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Schliemann, Henry. By KATE FIELD
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XX. Shooting off the Ties .
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The Secret. .
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IIe woka, and met their eyes fixed on his' ..
Now he's coming, coming!' .
I could wish to be like Rosalind.' Holiday No.
TT is notoriously the custom with the best story-tellers to let I their characters speak for themselves : to ticket them with adjectives such as good, for example, instead of making them establish their own right to it, is the same sorry device as is adopted by early painters (not the old masters, but the very young ones) who scrawl man,' woman,'' tree,' below their counterfeit presentments of those objects, in order to prevent mistakes arising from their own defects of execution. But I have written “good 'Mrs. Wardlaw on our first introduction to that personage, because you had only to look at her to be convinced at once that she had a title to that epithet, if good humour, good temper, and good nature combined have any claim to it. It is curious that in the system of Lavater the point of age’ is so slightly dwelt upon, when it is in fact the keynote of the whole of it. Just as an artist finds it easier to take the set and pronounced features of elderly persons than the comparatively unformed faces of the young, so it is with the student of character; he can, in fact, only judge with certainty of men's minds from their faces when they have passed life's meridian. By that time the habitual smile or frown has become stereotyped ; greed or generosity, duplicity or frankness, and even to some extent wisdom or folly, have written their autographs upon their possessors with more or less of distinctness. Care and toil, indeed, may cause us to pass a harsh judgment; for we sometimes ascribe their work to that of moroseness; but after forty it is very difficult for any gentleman who is a scoundrel to appear like an honest man. The kind heart, too, glows through the genial countenance no
VOL. XXXIII. NO. CXXIX,
matter how coarse the grain, how weather-beaten the skin, like the light through a horn lantern.
Mrs. Wardlaw's ruddy face was the incarnation of kindness; and, though her majestic proportions forbad any approach to sprightliness, she had a dancing eye. Judged by a Mayfair standard, her appearance might have been set down as vulgar; (between ourselves, I have seen leaders of fashion quite as unfortunate in that respect, but in them it is called “a majestic appearance'); she looked, said her enemies (for in this wicked world how could so excellent a soul be without them ?) • like a housekeeper:' but what is better than a good housekeeper, I should like to know, except indeed a good cook? It was a matter of surprise among some who had the privilege of Mrs. Conway's acquaintance how so exclusive and lady-like a being could have got to know so stout and florid a personage as Mrs. Wardlaw, who was also (and by no means distantly) connected with trade.'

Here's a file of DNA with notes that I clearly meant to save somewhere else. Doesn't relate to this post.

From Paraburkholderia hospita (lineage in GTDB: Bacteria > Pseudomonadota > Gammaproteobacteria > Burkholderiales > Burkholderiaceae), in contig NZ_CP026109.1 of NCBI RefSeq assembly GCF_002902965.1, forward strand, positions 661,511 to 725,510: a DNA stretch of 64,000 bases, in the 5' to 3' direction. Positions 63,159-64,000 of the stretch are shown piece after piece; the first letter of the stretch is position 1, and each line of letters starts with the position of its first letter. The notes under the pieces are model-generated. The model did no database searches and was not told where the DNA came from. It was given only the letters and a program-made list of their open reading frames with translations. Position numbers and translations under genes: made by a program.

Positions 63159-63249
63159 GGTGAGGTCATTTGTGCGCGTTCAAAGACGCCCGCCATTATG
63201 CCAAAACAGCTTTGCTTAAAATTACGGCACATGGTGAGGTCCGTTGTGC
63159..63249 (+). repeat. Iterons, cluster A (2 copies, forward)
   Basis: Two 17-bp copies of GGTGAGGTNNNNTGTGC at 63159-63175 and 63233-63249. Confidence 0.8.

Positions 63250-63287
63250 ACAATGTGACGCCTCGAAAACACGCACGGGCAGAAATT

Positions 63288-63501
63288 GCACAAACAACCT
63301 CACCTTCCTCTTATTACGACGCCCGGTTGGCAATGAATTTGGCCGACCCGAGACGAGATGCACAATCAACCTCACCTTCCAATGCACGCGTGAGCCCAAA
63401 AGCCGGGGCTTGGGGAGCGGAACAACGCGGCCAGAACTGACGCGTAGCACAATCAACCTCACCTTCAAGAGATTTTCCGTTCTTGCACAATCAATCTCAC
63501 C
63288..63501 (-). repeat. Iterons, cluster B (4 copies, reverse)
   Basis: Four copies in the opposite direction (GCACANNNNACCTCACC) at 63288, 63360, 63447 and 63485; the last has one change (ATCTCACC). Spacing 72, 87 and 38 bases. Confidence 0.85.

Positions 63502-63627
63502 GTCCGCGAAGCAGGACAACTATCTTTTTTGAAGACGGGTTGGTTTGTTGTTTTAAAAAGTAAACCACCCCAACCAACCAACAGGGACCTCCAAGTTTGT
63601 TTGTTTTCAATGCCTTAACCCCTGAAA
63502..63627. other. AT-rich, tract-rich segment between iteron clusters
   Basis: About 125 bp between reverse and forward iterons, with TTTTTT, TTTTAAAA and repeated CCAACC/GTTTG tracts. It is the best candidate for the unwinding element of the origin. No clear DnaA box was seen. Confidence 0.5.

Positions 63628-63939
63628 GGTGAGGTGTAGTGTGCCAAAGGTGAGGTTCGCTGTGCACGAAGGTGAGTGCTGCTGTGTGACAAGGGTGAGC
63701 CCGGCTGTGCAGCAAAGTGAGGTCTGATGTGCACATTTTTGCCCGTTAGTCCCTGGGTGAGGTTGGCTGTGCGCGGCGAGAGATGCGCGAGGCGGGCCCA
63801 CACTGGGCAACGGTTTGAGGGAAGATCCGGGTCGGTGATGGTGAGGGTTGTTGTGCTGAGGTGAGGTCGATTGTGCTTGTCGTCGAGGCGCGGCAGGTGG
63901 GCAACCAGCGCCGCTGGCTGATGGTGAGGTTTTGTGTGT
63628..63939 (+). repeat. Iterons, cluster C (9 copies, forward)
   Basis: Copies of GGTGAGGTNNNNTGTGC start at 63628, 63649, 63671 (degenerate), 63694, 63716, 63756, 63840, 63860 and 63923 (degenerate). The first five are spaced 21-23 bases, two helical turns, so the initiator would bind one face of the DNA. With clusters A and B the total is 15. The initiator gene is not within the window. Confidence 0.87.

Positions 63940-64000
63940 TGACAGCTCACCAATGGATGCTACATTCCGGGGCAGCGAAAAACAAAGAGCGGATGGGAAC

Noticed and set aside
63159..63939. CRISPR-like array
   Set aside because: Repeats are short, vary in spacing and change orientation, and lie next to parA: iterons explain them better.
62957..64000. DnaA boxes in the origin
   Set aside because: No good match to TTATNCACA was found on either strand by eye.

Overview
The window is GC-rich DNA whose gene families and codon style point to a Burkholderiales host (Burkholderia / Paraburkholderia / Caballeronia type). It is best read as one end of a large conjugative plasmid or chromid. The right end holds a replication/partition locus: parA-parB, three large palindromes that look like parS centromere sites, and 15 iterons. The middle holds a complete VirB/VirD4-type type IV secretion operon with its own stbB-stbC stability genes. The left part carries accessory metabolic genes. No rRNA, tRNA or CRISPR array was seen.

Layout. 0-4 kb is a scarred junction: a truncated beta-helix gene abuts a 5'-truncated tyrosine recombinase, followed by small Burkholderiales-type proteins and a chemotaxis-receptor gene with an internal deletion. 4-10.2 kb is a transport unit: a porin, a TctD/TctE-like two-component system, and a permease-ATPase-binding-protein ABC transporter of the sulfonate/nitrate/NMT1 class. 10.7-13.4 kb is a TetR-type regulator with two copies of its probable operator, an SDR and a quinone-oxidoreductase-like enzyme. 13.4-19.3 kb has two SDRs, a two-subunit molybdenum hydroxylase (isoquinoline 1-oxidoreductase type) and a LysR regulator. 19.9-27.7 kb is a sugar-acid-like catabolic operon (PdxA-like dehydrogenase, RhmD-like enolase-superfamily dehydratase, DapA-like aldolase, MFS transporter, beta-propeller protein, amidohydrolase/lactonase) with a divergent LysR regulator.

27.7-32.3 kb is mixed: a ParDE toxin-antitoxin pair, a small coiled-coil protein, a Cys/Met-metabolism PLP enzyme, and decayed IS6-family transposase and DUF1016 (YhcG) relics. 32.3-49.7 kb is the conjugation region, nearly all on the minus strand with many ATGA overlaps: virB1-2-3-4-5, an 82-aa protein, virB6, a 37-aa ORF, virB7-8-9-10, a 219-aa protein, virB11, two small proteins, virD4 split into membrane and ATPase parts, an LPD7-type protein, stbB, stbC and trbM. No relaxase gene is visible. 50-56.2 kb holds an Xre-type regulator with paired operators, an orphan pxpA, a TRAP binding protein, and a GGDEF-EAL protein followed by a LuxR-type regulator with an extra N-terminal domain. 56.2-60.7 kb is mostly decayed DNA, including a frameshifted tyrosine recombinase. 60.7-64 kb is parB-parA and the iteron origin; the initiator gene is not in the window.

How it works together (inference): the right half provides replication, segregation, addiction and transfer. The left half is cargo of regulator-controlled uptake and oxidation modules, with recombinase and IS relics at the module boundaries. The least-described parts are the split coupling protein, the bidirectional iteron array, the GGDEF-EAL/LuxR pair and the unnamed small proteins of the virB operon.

The captain's wife had always held her head up—metaphorically - very high, and when circumstances had prevented her from continuing to move in the best circles, had kept herself to herself, and ceased to move at all. Lodgings in Gower Street (however convenient with regard to omnibuses) are not adapted for this sort of motion, and while residing in them she had therefore been stationary. Yet it was during that period, and now some years ago, that the acquaintance with Mrs. Wardlaw had been formed, not indeed by Mrs. Conway, but by Nelly herself.
Wearied with reading, and practising on the piano, the girl was amusing herself one day during the absence of her mother by looking out of the dining-room window-her pretty chin resting on the top of the blind, her little nose flattened against the pane
—when an accident occurred just opposite the door. An omnibus had stopped to drop' a lady passenger, and not stopping long enough had dropped her in the road, from which, with an obstinacy which the conductor denounced as cussed,' she refused to stir. When one weighs sixteen stone, and sprains an ankle, it is difficult to put even one's best leg foremost. The stout lady was evidently helpless, and in great pain, and promised a gratuitous entertainment to the public more gratifying, because less fleeting, than Punch, or organs; but as the sudden crowd closed around her, a young girl followed by a maid-of-all-work appeared upon the scene: “Bring the lady into our house, cried she excitedly.
- Who's to do it, miss, without a windlass ??
“I have got a shilling,' said Nelly (of which she was quite certain, it being her whole stock of pocket-money), and she held it between her small finger and thumb. The power of the lever